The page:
The Clark Homestead in George Rogers Clark Park, known as Mulberry Hill, was one of a few building that did not survive. Their condition at the time was poor. The two Story log homestead had already been taken down to one small section, and was converted to a barn. What remained of the log home and outbuildings were removed sometime after 1919, when the land was later sold at auction.
The land where the Main Camp was constructed, was considered to be prime farm land. Referred to as “Truck or Market Gardens”, the land was used primarily for growing corn and vegetables. The site consisted of three separate plateaus, which the army saw suitable for three separate Brigades.
The drainage was excellent, and several creeks fed directly to Beargrass Creek, which emptied into the Ohio River. Some work was preformed on the drainage system to straighten out the creeks, and build bridges over the streams.
One report stated that the part of the Main Camp had formerly been a brick clay pit. The soil had been excavated and removed to a depth of a few feet. A tile drainage system had to be installed at this location to assist in the drainage. Several drainage ditches that traversed under barracks were also tiled and run underground.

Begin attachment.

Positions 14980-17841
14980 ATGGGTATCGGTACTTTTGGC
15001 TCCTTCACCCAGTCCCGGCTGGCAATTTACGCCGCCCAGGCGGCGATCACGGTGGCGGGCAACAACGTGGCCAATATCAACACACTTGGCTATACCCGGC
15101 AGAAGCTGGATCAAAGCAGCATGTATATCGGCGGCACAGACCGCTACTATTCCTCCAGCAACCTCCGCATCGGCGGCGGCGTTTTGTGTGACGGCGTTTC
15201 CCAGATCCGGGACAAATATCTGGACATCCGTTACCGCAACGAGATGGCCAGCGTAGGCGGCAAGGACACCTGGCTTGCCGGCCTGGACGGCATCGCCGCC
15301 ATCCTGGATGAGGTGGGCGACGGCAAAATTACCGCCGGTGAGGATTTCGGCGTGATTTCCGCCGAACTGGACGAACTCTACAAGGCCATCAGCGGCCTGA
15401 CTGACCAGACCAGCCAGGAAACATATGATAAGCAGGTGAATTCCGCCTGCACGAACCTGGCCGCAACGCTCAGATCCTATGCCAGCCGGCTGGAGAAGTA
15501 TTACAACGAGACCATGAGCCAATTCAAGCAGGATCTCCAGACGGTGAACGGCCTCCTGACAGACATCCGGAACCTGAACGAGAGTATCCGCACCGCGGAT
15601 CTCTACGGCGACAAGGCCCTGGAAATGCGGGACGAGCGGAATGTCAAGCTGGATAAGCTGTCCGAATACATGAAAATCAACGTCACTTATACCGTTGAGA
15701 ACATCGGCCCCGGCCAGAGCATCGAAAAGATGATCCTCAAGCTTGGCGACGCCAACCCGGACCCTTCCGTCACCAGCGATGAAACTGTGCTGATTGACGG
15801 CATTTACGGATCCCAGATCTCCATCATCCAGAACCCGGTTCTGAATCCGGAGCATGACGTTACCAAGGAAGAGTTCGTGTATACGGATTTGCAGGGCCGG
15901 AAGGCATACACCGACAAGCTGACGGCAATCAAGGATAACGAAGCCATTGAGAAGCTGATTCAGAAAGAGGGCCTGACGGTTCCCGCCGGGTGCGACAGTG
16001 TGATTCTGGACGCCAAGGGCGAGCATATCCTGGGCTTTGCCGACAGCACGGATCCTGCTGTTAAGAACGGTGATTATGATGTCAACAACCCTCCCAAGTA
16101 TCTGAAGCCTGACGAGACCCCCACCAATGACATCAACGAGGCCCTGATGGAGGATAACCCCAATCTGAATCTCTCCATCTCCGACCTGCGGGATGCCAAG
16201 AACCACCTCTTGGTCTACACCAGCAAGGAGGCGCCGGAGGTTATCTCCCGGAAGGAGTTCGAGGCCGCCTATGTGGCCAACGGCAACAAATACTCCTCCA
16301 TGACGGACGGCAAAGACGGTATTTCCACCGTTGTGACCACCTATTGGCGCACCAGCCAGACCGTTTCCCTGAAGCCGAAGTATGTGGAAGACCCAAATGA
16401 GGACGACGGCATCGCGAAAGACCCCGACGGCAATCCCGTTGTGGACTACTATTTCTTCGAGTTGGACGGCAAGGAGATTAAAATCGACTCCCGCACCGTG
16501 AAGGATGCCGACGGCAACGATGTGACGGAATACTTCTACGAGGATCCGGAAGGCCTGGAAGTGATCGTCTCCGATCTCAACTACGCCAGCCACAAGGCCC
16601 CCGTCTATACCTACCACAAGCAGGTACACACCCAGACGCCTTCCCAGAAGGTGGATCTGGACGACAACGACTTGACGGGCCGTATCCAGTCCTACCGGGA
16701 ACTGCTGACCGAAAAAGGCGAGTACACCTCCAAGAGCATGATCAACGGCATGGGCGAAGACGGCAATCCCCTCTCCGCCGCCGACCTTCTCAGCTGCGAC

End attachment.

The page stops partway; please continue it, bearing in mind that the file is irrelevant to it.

Southern Railway had a main line that ran directly through the center of the purposed site. Their vice-president, Mr. R.L. McKellar, made assurances that Southern Railway would provide ample freight services at the site.
They also agreed to provide the requisite sidetracks and accommodations as needed. The Southern Railways tracks also had direct connections to the Pennsylvania System, Baltimore & Ohio system, The Monon Railroad, Chesapeake & Ohio Railroad, The New York Central Lines, The Louisville & Nashvillle Railroad and the Henderson and St. Louis Railroad.
This central location, and unprecedented access to rail lines, was essential to the Boards proposal. The Committee noted that the site was midway North and South, and midway East and West of the Commissions search area for the Mid-West. Based on this centralized location, and Louisville’s ability to fulfill every condition set forth by the War Department, the agreement was made to select Louisville as the site of the Cantonment that would later be named “Camp Zachary Taylor”
copyright 2016, Camp Zachary Taylor Historical Society